Total Excellium vs standard unleaded

I usually fill up at a local Total station, and normally use their standard ultra-low sulphur unleaded for my 2000 Astra 1.6 16v. They also sell an
"Excellium" fuel which they claim gives better MPG and more power. Just wondered if anyone who has tried it thinks it made any difference, apart from costing more :-)
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Andy Clews
University of Sussex
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snipped-for-privacy@DENTURESsussex.ac.uk gurgled happily, sounding much like they were saying:

In a car like yours? None whatsoever.
If the car has a base ignition map set up for 98 octane, with a knock sensor to pull the timing (or boost on a turbo) back to suit 95, then - yes, it may very well make a sufficient difference. The majority of "cooking" cars won't have.
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snipped-for-privacy@DENTURESsussex.ac.uk wrote:

http://www.pumaracing.co.uk/chip.htm
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Dave Baker



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wrote:

Experts say they are a waste of money with the proviso that an older or higher mileage car may benefit from the "cleaning" effect from the superfuels - Shell and BP also do them too.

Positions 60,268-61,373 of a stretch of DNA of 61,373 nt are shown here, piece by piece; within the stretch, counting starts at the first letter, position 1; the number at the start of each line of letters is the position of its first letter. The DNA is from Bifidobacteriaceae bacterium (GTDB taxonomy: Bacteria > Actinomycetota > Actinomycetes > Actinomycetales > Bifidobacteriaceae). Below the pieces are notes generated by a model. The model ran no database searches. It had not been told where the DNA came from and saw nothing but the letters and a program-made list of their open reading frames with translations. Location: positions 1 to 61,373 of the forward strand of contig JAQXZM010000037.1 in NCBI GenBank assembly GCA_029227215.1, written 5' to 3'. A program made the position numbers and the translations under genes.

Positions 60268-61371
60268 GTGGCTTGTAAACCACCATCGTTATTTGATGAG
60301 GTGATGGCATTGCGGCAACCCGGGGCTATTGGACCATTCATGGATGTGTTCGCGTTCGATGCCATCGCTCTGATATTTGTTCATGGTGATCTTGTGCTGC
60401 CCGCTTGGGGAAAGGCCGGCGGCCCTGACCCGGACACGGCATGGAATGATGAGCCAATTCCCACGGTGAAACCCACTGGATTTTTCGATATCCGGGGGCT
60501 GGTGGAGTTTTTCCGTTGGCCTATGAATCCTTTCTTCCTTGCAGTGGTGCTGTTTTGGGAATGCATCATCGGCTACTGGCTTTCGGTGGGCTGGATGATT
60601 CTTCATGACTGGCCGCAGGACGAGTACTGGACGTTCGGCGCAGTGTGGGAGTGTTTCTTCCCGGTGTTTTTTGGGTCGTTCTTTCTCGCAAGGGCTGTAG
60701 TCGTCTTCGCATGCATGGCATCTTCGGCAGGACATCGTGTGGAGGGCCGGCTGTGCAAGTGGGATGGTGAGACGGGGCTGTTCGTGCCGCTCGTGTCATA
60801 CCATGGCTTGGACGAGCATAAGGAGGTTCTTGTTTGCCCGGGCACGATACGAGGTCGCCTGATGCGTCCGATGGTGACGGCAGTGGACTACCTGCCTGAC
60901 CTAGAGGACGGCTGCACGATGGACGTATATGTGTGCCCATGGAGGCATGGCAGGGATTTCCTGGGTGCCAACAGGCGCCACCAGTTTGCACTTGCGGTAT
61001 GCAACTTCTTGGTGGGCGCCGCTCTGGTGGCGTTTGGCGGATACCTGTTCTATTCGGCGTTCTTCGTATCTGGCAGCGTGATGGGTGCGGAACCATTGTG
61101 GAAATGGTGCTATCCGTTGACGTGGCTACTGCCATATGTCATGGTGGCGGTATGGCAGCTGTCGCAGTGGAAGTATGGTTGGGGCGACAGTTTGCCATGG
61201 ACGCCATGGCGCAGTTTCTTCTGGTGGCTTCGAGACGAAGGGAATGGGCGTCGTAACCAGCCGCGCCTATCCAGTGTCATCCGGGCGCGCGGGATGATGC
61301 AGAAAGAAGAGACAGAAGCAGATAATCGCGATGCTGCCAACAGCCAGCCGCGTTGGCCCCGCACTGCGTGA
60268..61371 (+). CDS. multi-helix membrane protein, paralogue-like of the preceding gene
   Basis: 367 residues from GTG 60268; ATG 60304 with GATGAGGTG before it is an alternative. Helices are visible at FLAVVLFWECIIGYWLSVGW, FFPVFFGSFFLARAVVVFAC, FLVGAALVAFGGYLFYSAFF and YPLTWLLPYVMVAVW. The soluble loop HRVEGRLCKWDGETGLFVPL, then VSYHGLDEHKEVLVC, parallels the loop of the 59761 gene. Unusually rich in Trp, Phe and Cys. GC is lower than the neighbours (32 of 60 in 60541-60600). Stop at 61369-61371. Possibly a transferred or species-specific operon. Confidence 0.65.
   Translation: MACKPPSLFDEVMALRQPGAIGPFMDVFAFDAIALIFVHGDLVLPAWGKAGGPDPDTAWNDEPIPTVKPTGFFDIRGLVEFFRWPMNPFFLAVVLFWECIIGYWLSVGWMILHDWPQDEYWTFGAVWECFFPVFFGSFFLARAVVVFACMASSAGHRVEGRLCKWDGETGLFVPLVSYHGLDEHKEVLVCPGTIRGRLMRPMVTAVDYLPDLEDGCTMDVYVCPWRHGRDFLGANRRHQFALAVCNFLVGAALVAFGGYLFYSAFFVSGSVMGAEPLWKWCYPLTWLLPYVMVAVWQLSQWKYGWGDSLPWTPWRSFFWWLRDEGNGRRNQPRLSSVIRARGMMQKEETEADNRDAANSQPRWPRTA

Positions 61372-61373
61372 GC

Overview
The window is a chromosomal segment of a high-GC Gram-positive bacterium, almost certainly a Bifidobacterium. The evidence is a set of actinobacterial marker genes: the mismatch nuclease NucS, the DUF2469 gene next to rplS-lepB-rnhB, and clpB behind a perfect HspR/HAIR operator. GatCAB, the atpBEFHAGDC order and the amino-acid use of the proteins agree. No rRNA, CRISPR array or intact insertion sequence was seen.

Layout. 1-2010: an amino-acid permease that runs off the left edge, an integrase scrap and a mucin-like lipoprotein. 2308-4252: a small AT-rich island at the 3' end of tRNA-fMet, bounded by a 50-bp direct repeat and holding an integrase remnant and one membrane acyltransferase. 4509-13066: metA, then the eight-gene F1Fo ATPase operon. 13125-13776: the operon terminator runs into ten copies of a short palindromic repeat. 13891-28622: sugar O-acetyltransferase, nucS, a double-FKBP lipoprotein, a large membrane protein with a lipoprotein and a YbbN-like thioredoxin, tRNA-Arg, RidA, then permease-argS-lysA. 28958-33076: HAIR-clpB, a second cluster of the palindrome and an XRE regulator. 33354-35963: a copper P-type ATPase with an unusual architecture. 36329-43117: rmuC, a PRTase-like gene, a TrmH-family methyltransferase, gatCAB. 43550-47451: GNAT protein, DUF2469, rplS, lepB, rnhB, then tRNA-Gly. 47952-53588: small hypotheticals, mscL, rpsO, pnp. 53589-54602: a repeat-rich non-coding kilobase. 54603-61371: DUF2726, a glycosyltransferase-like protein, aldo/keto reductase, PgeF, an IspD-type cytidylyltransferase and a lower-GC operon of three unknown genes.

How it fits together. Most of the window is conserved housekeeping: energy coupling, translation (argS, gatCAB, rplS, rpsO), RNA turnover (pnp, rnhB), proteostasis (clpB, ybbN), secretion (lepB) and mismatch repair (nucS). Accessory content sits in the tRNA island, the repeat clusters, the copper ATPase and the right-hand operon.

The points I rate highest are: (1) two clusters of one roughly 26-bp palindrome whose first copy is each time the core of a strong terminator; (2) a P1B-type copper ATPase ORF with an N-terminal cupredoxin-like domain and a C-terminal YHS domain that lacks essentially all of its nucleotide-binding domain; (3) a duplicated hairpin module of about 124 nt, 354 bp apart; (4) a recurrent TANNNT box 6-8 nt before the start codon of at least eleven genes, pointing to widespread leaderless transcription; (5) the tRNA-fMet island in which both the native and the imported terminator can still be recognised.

Having said that I've a CRV petrol auto with an average MPG display - I'm pretty sure that when I use BP ultimate I get around a 2mpg improvement from around 26 to 28 per tank - nothing scientific but as I fill up once a week and my weekly trips are pretty similar ...
A friend also uses Shell Ultimate diesel ocasionally as he was advised to by his garage (after having a few running issues) Its a newish 320 diesel clk and admitting it runs "better" with it being a cheapskate he alternates :)
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On Wed, 12 Nov 2008 09:23:04 +0000, A.Clews wrote:

During the summer, I tried several tankfuls of "super" grade petrol in my Focus, (although not the Tesco one). I was unable to find any good reason to continue to use it.
Chris
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Remove prejudice to reply.

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Thus spake my good self unto the assembled multitudes:

Thanks all, the consensus seems to be that it's a waste of time and money, so I guess I'll be sticking with the standard unleaded. I already get upwards of 40mpg out of my Astra (best ever was 46mpg), which after all ain't bad for a 1.6 litre petrol engine.
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Andy Clews
University of Sussex
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I don't know if your engine can compensate for the higher octane rating. The additional additives may improve matters, but it's hard to distinguish between higher octane and better detergents.